bricolage & mythologeny by Polly M. Law
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Aunt Jean herself My art has been influenced by many people. I am fortunate to have been born to gifted parents- my father and mother were both powerful creators. My great aunt Jean Webb was a WPA artist and art educator. Their homes were filled with color, art, and craft.

Once I hit college, I was fortunate to have been taught all about color by Janet Taylor, who taught weaving at Kent State University. She is a brilliant colorist. I didn't discover illustration until I was in my last year at KSU, so I had to wait until a fateful day in 1983 to meet my next mentor. Barbara Carr came into my life like a typhoon- she was the leader of a sketching tour I took to Japan and Hong Kong- and a truly inspiring drawing teacher.

I met Barbara while on holiday from a job doing comps and storyboards for advertising agencies, a job that honed my rendering skills and taught me how to work quickly and (relatively) efficiently. I stayed at that far redoubt of illustration for over 20 years, the last 15 of them as a freelancer. Working with permanent markers all those years also left me with a slight tremor but there you are...

After the advertising industry and I parted company, my work has been influenced by artists as diverse as Leo & Diane Dillon, Eyvind Earle-lead background artist on Disney's "Sleeping Beauty", Stanley Spencer ("Cookham",) Edward Bawden and of course, the Bloomsbury artists.

my first paper doll In 2000, as the result of a purely happenstance encounter, I was asked to contribute a paper doll to a book project. This was a total departure from my style at the time: friskets, stencils, sponges, drybrush and acrylics- lots of flat, colorful mosaic-like pattern. Figuring it was a one-off project I tried my hand at this new style and fell head-over-heels in love with it. The result has been characterized as "paper-dolls with deep personal issues," I consider it my heart's work. I am now a committed bricoleur (a worker in bricolage: the artful use of what's at hand)- my work space seems more like Kaspar's magic box from "Amahl and the Night Visitors" than a typical art studio now but I have never been happier doing my work nor working so close to the bone on some gallery pieces.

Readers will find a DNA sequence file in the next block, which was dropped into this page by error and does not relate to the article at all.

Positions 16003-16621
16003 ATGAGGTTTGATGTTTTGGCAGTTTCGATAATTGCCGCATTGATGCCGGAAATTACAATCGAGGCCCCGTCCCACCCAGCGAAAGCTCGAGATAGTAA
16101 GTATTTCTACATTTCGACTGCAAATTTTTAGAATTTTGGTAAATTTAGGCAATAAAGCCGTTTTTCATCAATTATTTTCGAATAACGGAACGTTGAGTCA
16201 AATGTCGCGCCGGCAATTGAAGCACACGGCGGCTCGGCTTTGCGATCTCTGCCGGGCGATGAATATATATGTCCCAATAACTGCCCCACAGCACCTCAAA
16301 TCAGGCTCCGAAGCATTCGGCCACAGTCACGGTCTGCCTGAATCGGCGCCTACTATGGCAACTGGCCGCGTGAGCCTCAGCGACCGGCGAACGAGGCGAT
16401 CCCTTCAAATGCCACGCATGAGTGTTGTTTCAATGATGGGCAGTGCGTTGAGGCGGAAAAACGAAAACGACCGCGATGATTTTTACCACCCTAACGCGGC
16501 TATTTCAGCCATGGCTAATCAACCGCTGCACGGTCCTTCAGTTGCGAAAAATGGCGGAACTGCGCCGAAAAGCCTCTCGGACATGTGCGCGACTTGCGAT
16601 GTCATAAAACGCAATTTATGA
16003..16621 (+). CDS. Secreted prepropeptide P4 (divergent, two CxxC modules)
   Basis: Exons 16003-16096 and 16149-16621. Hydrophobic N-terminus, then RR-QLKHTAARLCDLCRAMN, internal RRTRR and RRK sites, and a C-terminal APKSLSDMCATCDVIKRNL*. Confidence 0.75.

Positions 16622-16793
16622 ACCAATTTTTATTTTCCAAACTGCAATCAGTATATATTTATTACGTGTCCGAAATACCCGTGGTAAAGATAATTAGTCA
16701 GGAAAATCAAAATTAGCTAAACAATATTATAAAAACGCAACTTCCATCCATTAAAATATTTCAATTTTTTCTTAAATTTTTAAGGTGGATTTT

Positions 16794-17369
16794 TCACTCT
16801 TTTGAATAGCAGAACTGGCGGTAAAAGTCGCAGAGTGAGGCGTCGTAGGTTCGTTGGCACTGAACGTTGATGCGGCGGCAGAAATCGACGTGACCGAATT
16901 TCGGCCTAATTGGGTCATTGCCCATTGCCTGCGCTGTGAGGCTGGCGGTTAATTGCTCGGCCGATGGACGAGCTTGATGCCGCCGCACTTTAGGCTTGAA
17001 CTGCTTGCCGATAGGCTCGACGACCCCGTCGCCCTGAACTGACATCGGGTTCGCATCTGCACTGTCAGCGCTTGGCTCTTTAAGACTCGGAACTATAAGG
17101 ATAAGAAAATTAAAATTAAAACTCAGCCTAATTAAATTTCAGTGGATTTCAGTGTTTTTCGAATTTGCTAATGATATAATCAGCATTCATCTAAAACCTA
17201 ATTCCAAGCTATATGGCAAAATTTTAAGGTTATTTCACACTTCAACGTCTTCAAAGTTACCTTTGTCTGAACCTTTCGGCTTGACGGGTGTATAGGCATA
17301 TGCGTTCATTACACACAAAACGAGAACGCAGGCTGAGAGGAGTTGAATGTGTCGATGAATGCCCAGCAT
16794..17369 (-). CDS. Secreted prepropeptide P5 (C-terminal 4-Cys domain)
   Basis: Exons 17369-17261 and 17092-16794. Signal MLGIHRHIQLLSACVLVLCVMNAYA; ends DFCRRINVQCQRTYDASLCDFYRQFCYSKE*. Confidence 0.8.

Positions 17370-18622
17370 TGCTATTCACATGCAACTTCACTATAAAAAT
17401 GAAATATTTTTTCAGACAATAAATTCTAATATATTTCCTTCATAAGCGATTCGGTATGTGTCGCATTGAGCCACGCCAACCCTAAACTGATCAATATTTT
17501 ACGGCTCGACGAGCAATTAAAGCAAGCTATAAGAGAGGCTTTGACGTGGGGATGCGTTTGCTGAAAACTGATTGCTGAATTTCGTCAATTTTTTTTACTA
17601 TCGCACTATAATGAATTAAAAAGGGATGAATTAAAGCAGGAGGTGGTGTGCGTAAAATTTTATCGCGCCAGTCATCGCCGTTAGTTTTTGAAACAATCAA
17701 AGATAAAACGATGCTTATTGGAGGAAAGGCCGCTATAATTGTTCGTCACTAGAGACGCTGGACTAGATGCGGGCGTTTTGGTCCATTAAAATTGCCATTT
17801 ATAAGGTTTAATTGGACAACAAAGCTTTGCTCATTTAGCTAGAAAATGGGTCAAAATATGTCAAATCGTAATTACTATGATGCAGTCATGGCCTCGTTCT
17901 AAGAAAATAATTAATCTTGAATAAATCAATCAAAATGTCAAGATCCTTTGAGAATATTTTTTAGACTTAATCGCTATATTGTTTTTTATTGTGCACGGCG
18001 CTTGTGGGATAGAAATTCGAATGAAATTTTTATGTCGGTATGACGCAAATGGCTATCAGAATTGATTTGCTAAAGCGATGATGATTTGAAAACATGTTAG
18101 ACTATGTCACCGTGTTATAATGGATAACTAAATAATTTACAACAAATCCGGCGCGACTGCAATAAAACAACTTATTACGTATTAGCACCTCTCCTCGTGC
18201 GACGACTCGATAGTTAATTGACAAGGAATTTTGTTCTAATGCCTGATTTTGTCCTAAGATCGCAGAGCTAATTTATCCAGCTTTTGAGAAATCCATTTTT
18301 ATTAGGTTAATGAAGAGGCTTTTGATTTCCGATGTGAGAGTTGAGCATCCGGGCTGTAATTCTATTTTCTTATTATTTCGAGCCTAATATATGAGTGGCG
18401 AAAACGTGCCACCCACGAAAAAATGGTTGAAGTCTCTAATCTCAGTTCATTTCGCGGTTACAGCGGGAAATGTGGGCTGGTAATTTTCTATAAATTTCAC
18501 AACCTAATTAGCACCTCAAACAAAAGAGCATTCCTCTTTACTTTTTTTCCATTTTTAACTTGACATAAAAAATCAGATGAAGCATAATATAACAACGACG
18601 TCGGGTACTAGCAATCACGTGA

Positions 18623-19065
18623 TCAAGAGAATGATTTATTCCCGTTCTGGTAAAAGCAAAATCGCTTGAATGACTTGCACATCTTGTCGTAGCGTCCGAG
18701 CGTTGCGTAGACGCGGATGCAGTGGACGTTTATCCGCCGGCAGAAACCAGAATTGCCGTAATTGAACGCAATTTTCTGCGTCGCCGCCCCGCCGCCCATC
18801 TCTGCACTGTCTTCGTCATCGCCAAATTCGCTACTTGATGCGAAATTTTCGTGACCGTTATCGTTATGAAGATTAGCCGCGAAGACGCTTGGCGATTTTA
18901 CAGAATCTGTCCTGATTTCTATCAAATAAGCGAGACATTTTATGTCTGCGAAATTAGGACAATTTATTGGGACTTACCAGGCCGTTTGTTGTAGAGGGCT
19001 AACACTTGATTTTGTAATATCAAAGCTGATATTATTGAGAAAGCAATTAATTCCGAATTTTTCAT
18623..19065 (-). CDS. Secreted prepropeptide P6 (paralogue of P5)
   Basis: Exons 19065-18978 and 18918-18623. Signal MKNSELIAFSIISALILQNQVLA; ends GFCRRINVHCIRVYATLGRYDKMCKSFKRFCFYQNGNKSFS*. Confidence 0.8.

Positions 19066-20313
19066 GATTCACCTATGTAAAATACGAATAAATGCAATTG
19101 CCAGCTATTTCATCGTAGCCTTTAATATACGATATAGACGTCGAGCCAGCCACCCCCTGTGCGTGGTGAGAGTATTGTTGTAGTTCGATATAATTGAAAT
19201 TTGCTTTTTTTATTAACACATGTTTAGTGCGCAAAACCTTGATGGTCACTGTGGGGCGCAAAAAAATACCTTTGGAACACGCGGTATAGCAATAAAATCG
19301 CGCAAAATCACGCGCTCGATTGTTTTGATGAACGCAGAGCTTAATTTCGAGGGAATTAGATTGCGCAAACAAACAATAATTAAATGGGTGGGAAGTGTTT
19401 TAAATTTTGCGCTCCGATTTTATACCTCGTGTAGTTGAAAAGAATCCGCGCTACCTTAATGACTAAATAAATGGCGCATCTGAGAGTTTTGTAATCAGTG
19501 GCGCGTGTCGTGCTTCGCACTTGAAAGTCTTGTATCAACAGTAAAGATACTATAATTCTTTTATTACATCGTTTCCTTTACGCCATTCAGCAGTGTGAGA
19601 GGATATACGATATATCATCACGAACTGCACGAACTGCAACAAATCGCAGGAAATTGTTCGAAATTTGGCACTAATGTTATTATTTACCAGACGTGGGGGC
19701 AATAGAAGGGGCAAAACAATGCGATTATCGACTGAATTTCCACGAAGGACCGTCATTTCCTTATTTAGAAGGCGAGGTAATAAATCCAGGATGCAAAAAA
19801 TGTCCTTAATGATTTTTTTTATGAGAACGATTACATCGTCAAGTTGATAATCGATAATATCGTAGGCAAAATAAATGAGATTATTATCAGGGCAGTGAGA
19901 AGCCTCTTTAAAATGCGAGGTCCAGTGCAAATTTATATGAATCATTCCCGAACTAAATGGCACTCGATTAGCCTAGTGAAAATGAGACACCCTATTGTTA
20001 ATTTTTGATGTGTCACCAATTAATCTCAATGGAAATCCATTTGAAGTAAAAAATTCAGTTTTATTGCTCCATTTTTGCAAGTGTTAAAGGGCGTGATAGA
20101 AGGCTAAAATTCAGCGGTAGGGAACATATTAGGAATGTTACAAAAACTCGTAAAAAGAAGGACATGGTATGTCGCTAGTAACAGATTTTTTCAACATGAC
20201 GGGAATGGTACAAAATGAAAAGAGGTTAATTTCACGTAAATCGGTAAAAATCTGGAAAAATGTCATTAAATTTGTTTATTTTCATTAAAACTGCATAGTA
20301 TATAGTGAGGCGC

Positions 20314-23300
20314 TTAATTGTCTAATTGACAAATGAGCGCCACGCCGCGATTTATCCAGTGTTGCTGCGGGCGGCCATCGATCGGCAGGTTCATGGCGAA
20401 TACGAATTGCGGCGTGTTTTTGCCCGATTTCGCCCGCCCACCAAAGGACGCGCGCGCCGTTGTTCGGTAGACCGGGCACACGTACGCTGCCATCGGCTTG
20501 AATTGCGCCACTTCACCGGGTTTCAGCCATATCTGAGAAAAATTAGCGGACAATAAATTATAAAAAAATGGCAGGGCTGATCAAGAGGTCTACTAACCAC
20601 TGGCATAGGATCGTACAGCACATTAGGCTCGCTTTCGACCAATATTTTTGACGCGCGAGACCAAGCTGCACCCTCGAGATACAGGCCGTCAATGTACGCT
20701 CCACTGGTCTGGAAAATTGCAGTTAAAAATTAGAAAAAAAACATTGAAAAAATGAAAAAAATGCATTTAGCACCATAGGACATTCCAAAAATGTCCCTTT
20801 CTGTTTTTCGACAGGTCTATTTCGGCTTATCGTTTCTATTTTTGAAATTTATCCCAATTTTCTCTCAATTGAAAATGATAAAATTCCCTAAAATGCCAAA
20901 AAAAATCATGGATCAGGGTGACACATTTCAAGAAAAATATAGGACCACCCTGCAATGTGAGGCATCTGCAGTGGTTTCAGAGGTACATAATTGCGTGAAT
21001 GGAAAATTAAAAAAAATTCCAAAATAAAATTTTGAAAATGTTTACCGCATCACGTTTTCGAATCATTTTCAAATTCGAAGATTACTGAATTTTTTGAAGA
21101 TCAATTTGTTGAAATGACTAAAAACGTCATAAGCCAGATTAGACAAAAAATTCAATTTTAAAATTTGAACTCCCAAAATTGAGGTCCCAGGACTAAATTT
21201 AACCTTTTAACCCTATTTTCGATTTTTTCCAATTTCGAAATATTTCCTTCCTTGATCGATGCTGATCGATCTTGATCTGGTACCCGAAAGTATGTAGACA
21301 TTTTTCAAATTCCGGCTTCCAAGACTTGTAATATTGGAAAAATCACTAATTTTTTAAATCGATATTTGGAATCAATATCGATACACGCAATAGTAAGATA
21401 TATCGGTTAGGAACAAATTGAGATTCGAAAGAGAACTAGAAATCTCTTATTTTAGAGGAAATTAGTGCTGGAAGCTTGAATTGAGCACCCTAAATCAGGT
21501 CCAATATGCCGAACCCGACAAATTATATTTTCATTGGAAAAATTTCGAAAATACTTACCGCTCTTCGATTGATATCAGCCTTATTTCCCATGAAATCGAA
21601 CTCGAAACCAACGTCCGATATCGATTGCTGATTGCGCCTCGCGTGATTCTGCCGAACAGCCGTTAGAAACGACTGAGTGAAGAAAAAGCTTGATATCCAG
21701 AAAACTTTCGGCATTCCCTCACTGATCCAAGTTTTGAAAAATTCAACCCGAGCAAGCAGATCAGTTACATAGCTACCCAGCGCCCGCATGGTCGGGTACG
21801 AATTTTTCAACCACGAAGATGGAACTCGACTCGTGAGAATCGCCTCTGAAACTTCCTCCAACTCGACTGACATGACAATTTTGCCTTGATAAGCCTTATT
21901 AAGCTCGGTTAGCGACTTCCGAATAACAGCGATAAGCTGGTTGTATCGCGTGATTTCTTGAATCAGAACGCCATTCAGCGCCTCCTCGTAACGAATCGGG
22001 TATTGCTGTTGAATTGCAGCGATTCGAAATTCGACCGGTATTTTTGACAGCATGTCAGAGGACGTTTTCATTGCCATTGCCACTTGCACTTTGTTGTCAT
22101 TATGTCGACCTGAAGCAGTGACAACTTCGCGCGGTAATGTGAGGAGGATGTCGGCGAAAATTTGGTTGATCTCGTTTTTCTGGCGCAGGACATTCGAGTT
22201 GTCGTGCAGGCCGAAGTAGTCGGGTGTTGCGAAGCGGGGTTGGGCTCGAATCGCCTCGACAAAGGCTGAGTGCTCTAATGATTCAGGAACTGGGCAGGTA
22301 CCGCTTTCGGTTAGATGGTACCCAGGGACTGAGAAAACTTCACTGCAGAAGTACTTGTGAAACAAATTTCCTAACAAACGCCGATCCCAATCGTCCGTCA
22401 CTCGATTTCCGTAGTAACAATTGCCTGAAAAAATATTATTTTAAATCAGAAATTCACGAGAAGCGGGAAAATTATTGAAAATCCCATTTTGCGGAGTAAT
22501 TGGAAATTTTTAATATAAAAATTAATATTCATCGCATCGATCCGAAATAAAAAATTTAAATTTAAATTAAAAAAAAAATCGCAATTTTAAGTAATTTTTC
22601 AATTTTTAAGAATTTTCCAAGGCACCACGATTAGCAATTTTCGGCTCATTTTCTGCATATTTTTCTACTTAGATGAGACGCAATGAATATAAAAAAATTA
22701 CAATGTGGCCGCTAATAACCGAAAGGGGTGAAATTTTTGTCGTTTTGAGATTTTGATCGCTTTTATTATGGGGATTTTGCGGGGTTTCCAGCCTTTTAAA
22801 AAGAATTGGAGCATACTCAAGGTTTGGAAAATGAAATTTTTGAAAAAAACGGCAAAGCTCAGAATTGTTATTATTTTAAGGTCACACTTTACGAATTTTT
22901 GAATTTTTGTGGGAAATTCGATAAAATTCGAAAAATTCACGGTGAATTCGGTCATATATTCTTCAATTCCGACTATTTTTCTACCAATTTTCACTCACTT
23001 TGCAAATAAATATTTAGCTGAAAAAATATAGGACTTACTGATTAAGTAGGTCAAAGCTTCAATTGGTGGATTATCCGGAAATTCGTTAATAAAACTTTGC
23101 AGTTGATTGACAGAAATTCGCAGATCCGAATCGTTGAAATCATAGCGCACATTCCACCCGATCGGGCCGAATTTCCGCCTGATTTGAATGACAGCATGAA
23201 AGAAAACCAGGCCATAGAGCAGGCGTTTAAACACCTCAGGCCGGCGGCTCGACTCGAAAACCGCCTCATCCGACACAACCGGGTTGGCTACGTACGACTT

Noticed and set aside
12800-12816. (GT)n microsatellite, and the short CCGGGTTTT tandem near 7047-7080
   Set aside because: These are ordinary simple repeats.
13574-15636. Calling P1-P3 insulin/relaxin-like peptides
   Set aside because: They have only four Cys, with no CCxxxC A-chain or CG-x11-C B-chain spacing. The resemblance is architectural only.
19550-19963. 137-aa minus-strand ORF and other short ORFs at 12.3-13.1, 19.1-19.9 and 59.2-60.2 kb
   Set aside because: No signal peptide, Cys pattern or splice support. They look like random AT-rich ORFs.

In 2001, I was struck by a creative lightning bolt and began work on The Word Project; Odd & Obscure Words- Illustrated. The Word Project combines my love of language with my paper-dolls, bringing back to life words that have fallen out of use in modern times. The WP is at over 100 pieces and still expanding.

In 2010, I realized a long-held dream and self-published The Word Project. To learn more about the book, and to purchase a copy for yourself, go to Amazon.

my dark materials

    "My Dark Materials:"
  • illustration board
  • cheap-o homogenized acrylic paints
  • paraffin candle
  • buttons & waxed linen thread
  • teeny grommets & plastic-coated wire
  • seed beads make lovely eyes or other anatomical bits
  • sometimes feathers and other exotica

I happily identify myself as a Stuckist and fully support the Remodernist manifesto. Throughout my life, my rebellion has taken the form of a withdrawal into art and the spiritualism of the natural world; I am glad to find a community of artists with similar enthusiasms.

For one weekend every August, I, and several dozen other Saugerties Artists, open our studios for our annual Studio Tour, if you can't come to our studios, visit us on the web.

To watch a video of me talking about my work and demonstrating some of my techniques (in my former studio-sigh), go here.

Lists of clients, galleries, shows and awards, as well as my Artist's Statement, are on my bio page.

Another important influence on my professional life has been my membership in, and involvement with, the Graphic Artists Guild. If you are a creator of visual art, I urge you to join us to work together to make our collective artistic lives better.

I have also started to branch out into other fields. You can hear me and my "partners in crime," Bill Westwood and Paul Rapp, Esq., answer caller questions on copyright on WAMC's VoxPop. You can listen over the web and call in with your questions.

But enough of this chit-chat, you want to see some art; so click here:


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Site last updated: 1/14/15